Schermerhorn's Monthly: A Magazine for Parents and Teachers, Volume 13

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J.W. Schermerhorn & Company, 1876 - Education
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Page 349 - Tis the middle watch of a summer night. The earth is dark, but the heavens are bright, The moon looks down on Old Cro' Nest— She mellows the shade on his shaggy breast, And seems his huge gray form to throw In a silver cone on the wave below.
Page 344 - If ever I should wish for a retreat, whither I might steal from the world and its distractions, and dream quietly away the remnant of a troubled life, I know of none more promising than this little valley.
Page 86 - kept her hair short and crisp, and wore spectacles. She was dry and sandy with working in the graves of deceased languages. None of your live languages for Miss Blimber. They must be dead,—stone dead,—and then Miss Blimber dug them up, like a Ghoul.
Page 411 - The Resources of Life.—The object is to give to children resources that will endure as long as life endures—habits that time will ameliorate, not destroy—occupations that will render sickness tolerable, solitude pleasant, age venerable, life more dignified and useful, and, therefore, death less terrible.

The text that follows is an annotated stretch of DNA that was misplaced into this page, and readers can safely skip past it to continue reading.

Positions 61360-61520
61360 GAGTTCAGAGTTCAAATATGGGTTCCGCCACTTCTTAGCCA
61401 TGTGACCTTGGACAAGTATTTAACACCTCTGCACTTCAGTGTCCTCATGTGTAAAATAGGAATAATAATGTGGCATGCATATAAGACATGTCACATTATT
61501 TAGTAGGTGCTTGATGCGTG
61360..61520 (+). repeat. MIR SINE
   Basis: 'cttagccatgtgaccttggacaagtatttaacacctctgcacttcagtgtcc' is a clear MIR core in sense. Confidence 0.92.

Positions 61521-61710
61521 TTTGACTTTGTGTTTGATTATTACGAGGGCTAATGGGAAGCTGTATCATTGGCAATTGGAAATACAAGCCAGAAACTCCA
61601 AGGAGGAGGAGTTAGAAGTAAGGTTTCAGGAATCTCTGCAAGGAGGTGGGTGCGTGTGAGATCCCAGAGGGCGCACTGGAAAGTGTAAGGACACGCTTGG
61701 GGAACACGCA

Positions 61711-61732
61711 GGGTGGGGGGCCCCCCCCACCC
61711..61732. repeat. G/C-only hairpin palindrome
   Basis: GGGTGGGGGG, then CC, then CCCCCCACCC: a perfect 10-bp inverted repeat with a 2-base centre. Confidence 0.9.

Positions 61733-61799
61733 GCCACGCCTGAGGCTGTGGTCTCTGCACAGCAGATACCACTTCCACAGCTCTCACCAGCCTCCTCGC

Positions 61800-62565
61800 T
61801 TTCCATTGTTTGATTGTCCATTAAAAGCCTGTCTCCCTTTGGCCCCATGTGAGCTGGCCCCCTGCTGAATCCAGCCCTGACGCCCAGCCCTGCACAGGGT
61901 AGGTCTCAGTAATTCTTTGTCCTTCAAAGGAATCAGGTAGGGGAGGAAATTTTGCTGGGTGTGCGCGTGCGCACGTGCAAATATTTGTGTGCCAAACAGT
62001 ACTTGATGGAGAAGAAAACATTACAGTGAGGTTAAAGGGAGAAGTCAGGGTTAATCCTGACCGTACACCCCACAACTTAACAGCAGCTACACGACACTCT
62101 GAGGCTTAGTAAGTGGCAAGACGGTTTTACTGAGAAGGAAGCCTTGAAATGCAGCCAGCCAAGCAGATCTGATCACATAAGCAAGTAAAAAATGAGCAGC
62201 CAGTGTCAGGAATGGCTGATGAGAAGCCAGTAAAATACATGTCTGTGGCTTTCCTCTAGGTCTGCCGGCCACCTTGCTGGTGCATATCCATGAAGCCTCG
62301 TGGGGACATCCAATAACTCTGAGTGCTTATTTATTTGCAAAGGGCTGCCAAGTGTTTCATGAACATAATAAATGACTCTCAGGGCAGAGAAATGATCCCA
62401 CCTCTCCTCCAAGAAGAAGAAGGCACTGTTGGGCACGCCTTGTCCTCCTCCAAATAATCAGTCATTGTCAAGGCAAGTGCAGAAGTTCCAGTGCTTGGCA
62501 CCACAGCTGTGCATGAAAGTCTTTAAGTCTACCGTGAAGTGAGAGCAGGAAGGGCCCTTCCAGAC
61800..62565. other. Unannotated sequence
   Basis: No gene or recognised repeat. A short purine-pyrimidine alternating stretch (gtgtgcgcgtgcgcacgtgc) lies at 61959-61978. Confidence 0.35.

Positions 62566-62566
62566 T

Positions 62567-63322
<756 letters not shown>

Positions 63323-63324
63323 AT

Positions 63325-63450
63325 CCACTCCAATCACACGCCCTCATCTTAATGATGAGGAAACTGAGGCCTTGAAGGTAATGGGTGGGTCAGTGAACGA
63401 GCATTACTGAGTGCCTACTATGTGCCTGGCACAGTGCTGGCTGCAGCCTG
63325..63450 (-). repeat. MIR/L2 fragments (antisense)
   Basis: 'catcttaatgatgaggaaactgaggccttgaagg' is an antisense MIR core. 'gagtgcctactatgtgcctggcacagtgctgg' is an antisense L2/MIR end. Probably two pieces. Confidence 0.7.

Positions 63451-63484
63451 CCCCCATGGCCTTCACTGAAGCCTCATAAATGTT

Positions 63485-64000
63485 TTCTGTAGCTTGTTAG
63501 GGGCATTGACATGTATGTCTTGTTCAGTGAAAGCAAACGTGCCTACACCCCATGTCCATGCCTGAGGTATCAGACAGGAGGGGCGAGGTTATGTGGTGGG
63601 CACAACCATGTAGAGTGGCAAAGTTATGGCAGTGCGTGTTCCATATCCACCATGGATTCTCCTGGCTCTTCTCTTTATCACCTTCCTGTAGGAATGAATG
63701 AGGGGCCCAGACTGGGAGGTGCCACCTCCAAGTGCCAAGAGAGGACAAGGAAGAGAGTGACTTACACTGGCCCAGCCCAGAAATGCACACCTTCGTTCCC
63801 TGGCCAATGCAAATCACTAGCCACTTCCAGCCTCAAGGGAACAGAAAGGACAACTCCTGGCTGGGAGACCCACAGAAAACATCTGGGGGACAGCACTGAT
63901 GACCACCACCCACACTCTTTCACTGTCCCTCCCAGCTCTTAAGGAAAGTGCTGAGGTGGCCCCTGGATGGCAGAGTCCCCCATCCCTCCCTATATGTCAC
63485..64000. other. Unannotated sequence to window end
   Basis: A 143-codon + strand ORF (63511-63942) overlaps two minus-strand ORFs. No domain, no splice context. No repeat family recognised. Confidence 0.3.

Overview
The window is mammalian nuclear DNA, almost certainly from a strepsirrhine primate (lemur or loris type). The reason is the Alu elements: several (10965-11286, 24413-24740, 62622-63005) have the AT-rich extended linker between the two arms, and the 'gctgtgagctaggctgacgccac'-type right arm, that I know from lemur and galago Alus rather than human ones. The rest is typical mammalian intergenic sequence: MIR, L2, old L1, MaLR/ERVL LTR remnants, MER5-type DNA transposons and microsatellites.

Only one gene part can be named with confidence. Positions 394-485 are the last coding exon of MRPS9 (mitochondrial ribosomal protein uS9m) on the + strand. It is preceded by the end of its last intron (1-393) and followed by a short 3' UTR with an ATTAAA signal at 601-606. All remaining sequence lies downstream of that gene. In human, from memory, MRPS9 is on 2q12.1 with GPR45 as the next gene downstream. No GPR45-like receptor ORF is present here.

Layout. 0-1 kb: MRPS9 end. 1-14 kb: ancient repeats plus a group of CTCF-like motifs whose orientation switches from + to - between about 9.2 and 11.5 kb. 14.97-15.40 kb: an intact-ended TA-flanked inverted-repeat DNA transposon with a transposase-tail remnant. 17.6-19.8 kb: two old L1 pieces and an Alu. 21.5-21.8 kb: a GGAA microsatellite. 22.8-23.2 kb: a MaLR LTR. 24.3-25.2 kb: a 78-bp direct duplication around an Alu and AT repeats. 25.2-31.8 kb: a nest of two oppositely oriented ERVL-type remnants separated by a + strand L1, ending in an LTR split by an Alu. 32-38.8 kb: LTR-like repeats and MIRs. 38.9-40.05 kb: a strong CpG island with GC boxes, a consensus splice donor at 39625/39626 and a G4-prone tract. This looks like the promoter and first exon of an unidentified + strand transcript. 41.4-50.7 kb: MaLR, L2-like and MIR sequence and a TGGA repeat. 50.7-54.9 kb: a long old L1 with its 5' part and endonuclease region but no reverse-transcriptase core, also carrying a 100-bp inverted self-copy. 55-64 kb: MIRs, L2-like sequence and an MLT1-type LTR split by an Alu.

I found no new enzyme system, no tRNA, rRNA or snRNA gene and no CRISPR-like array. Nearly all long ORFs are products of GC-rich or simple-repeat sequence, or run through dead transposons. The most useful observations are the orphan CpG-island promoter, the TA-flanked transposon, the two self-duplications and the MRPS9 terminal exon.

Page 341 - had he buffetted half way over, when he was observed to struggle violently, as if battling with the spirit of the waters. Instinctively he put his trumpet to his mouth, and, giving a vehement blast, sank forever to the bottom ! The clangor of his trumpet
Page 344 - Tarrytown there is a little valley, or rather a lap of land among high hills, which is one of the quietest places in the whole world.' A small brook glides through it with just murmur enough to lull one to repose; and the occasional whistle of a quail, or tapping of a woodpecker, is almost the only sound that ever breaks in upon the uniform tranquility.
Page 264 - These studies are the food of youth, the delight of old age; the ornament of prosperity, the refuge and comfort of adversity; a delight at home, and no hindrance abroad; they are companions by night, and in travel, and in the country.
Page 253 - Here oft the Indian herdsman, shunning heat, Shelters in cool, and tends his pasturing herds." Ages upon ages ago, long before the plant world was subject
Page 570 - Give me the liberty to know, to utter, and to argue freely according to conscience, above all other liberties!
Page 344 - the property of friend and foe. Neither of them, in the heat and hurry of a foray, had time to ascertain the politics of a horse or cow which they were driving off into captivity, nor when they wrung the neck of a rooster did they trouble their heads whether he crowed for Congress or King George.

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